By David Shams
“It doesnt matter where you’re from. What religion you are. What language you speak. If you’re a Liverpool fan, you’re a Scouser. All of us are Scousers,” Neil Atkinson bellowed. Atkinson is one of the main writers and producers behind The Anfield Wrap, a popular podcast following all things LFC.
He was speaking during The Anfield Wrap’s End of Season Party on May 11th at Mountford Hall on University of Liverpool’s campus.
For me, that moment had been nearly 14 years in the making.
My Liverpool fandom hasn’t been lifelong. Growing up in Kentucky, my siblings and I didn’t have much access to soccer on television. Our soccer coverage relied on infrequent subscriptions of Soccer America, the occasional promo magazines sent to our dad, and old recordings of matches from the ‘90 and ‘94 World Cups.
Having an immigrant father usually meant the team you followed was selected for you. Normally, it was passed down from generation to generation in the same way that each parent passes on their DNA. But my dad immigrated from Iran in 1964, before soccer became as popular as it is today.
The bottom line, we didn’t have much of a soccer culture growing up. Sure we played and sure we watched games. But “we didn’t,” as my dad likes to say, "know shit from shinola.” We had to make it up as we went along.
It wasn’t until the mid-90s that we were regularly exposed to club soccer. We knew it existed and we knew some of the major teams—AC Milan, Barcelona, Juventus, Manchester United, Liverpool. But we didn’t know much else.
Owing to that lack of ‘culture’ or pre-determined fandom, my brother and I never really settled on a single club to cheer for while we were growing up. We ended up cheering for specific players and watching games for the sake of watching games, to pick up on some sort of tactical innovations that we hadn’t been—and likely never would be—exposed to in Bardstown, KY.
We’d absorb every game possible. Record them, watch them again, dissect them in every way possible. But never once did we settle on a team to cheer for. Ajax, Juventus, and Barcelona all came close to capturing our undivided attention. Ajax won the first Champions League title we saw on television. Juventus won it the next year and made it to the finals in the next two seasons. Barcelona was televised more often as ESPN picked up La Liga and they had more of the players we tried to follow—Romario, Ronaldo, Ronald Koeman, Gheorghe Hagi, Hristo Stoichkov, Luis Enrique, etc.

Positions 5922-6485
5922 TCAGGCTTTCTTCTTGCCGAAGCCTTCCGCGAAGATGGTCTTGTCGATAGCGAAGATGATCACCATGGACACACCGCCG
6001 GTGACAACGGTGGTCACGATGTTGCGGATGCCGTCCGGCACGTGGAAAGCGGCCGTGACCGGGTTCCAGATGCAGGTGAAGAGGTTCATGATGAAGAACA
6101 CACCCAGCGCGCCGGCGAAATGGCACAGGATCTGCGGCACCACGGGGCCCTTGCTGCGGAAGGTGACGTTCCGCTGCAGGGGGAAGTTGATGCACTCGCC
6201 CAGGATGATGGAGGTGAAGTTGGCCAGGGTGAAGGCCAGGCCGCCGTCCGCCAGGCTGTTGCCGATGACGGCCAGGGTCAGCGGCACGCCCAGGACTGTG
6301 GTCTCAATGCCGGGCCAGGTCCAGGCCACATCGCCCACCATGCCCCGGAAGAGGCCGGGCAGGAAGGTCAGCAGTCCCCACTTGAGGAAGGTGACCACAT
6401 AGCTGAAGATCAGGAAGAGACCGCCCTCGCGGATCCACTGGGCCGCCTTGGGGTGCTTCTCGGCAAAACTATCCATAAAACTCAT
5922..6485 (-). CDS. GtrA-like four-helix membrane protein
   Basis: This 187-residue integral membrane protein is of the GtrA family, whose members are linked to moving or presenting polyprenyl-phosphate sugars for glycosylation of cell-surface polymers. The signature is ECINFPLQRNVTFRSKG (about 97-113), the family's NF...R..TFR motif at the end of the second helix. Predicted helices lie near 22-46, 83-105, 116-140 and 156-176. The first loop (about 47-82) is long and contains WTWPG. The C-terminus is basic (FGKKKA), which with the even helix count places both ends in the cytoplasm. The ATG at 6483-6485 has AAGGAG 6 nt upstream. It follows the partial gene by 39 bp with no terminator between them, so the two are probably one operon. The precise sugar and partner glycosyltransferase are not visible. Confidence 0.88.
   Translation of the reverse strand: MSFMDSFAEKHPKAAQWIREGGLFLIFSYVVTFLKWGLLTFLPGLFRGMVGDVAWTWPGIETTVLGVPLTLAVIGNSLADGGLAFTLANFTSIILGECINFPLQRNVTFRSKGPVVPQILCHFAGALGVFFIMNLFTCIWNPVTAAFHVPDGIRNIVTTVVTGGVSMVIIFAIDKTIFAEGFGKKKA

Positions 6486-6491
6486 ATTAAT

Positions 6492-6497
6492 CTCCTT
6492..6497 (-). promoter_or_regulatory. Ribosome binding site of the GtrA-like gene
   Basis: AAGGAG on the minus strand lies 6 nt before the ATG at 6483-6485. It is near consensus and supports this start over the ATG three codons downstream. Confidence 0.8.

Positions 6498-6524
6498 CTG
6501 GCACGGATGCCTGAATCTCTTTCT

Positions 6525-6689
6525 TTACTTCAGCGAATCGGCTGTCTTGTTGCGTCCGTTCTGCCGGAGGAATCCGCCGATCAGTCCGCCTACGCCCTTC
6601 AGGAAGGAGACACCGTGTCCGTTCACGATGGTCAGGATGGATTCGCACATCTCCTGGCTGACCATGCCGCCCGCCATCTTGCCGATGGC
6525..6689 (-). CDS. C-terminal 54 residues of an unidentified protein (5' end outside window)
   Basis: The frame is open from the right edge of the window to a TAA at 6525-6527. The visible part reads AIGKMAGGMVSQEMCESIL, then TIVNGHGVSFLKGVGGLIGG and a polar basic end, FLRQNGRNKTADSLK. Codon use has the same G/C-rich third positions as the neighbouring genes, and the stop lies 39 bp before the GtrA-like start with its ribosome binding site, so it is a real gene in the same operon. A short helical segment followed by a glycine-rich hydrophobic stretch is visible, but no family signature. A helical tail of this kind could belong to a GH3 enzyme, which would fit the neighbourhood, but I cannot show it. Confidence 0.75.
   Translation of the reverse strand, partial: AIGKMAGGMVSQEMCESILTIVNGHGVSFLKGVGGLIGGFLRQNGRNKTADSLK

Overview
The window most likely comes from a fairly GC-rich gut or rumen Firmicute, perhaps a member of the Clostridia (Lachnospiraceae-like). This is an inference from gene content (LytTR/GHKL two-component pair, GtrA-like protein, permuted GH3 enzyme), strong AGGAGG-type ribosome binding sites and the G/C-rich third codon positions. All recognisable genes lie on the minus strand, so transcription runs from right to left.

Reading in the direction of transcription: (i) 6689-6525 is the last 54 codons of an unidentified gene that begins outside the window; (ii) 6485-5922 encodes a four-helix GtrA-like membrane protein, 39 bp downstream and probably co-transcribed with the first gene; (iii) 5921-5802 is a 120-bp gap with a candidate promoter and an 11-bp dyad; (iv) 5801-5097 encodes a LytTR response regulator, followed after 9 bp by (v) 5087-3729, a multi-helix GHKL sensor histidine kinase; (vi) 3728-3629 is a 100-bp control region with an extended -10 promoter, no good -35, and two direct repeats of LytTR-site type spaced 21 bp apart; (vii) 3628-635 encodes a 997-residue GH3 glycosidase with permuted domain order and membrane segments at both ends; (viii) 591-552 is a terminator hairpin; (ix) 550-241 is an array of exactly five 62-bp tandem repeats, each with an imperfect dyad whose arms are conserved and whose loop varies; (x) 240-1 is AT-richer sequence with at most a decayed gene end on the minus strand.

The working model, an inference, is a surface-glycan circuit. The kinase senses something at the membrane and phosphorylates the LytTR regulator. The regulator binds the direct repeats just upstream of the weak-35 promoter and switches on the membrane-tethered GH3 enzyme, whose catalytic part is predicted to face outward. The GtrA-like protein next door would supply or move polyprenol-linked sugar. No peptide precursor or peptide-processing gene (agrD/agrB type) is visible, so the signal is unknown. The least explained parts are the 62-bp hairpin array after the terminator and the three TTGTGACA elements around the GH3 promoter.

I chalk all this up (our lack of support for a specific team) to irregular access to games on television and little to no coverage in whatever print media we had access to. Even with regular access to the internet, it was quite hard to know where to find updates on what was happening overseas.
At the turn of the century, though, as I was graduating from high school and heading off to play soccer at Union College in Barbourville, KY, I started to have a little bit more access. My teammates and I could watch games via satellite or pay per view cable channels. Teammates from Brazil came from different areas, so they had different teams they cheered for—Ponte Preta, Flamingo, Sao Paulo, Gremio, Cruzeiro. One from Scotland had played in the Glasgow Celtic youth system. A few of the Latinos were Real Madrid fans, which clashed with the fact I favored Barcelona.